LBWC is a polymalformative fetal malformation syndrome with the essential features of exencephaly / encephalocele with facial clefts, thoraco- and / or abdominoschisis and limb defects. For diagnosis two or three of above features are required. ln our proposita, the two diagnostic features were abdominoschisis and limb defects, further supported by severe scoliosis of the spine. Other defects include cardiac defects, bowel atresia, renal agenesis / dysplasia, urogenital anomalies, absent or short umbilical cord etc (9,10). Limb defects in LBWC are seen in 96% cases and include club foot (32%), oligodactyly (12%), arthrogryposis/web (12%), absent limb (9%), single forearm bone (8%), single lower leg bone (6%), pseudosyndactyly (5%), split hand/foot (5%), radial/ulnar hypoplasia (4%), rotational defect (4%), and preaxial poly-dactyly (3%) (3,12). Other malformations include absent diaphragm (74%), abnormal pulmonary lobulations (50%), trilobulated liver (4%), polysplenia (4%), absent gall bladder (29%), amniotic bands (40%) and single umbilical artery. Cardiac malformations reported are primitive ventricle (53%), common atrium (46%), truncus arteriosus (23%), atrial septal defect (15%), membranous VSD (8%), hypoplastic right ventricle (8%) and ectopia cordis (8%). Gastrointestinal anomalies seen are nonrotated intestine (96%), intestinal atresia (22%), anal atresia (17%), shorted intestines (4%) and Ladd's bands (4%). Renal abnormalities reported are unilateral absent kidney (30%), bilateral absent kidney (4%), hydronephrosis (17%), renal dysplasia (9%), and hypoplastic kidneys (4%). Urogenital abnormalities seen are abnormal external genitalia (32%), absent gonad (30%) and extrophy of bladder (4%) (2,9).

Prenatal diagnosis is possible by detection of very high maternal serum alpha-fetoprotein and by transvaginal ultrasound examination at the end of the first gestational trimester (1,3,6). The ultrasonographic features are a major abdominal wall defect, severe kyphoscoliosis, a short or absent or rudimentary umbilical cord and limb abnormalities (3,13). The colour flow imaging demonstrates single umbilical artery with abnormal fetoplacental attachment (3). LBWC is an almost uniformly lethal and must therefore be distinguished from other nonlethal fetal abdominal wall defects, such as gastroschisis or omphalocele (8). Gastroschisis is usually an isolated right paraumbilical defect, easy to diagnose. The differential diagnosis of omphalocele may be more challenging because this midline defect is frequently associated with other anomalies.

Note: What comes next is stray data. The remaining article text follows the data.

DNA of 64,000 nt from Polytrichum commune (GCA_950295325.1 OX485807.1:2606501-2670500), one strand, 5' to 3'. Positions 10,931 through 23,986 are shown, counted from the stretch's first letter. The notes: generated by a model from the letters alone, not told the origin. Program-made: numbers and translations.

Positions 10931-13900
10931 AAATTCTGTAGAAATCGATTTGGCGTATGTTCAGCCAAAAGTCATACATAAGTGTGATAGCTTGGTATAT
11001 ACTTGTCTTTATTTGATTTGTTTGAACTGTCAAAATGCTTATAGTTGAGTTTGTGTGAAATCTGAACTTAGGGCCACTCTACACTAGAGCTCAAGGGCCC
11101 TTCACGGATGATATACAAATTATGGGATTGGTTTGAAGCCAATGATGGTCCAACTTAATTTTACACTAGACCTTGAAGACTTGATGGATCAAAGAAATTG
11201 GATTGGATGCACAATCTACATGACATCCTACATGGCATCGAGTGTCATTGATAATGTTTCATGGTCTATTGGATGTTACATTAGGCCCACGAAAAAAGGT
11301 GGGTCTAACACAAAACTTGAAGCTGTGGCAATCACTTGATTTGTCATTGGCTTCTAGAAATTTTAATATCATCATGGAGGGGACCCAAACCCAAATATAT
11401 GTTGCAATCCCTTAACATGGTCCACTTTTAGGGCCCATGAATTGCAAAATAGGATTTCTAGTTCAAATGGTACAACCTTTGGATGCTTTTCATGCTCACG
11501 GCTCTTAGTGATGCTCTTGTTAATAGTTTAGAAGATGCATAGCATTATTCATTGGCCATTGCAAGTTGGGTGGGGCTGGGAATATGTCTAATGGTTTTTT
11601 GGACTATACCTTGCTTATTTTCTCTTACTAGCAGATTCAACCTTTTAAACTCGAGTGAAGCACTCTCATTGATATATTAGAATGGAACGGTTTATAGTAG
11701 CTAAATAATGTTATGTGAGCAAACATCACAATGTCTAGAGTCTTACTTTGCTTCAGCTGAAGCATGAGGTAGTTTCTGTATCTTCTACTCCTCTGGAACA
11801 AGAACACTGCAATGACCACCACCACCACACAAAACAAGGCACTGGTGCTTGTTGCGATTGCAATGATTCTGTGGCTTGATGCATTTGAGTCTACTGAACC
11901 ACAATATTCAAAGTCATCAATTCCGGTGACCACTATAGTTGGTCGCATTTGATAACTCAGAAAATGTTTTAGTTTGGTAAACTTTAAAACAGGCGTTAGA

Early diagnosis can be followed by medical termination of the pregnancy. We highlight this case for it's rarity and also suggest attention should be given for early ultrasonographic diagnosis of this anomaly.

Contributors: ASP reviewed the literature and drafted the initial manuscript. AB was involved in designing the article, revision of manuscript. GSP was involved in designing the article, revision of manuscript and will act as a guarantor for the paper. SRP were involved in the management of the patient and in critical revision of the manuscript.

Competing Interest: None
Contributor Statement
ASP reviewed the literature and drafted the initial manuscript. AB was involved in designing the article, revision of manuscript. GSP was involved in designing the article, revision of manuscript and will act as a guarantor for the paper. SRP were involved in the management of the patient and in critical revision of the manuscript.
Compliance with Ethical Standards
Conflict of Interest None
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Cite this article as:
Borade A, Prabhu A S, Prabhu G S, Prabhu S R. Limb body wall complex (LBWC). Pediatr Oncall J. 2009;6: 45-46.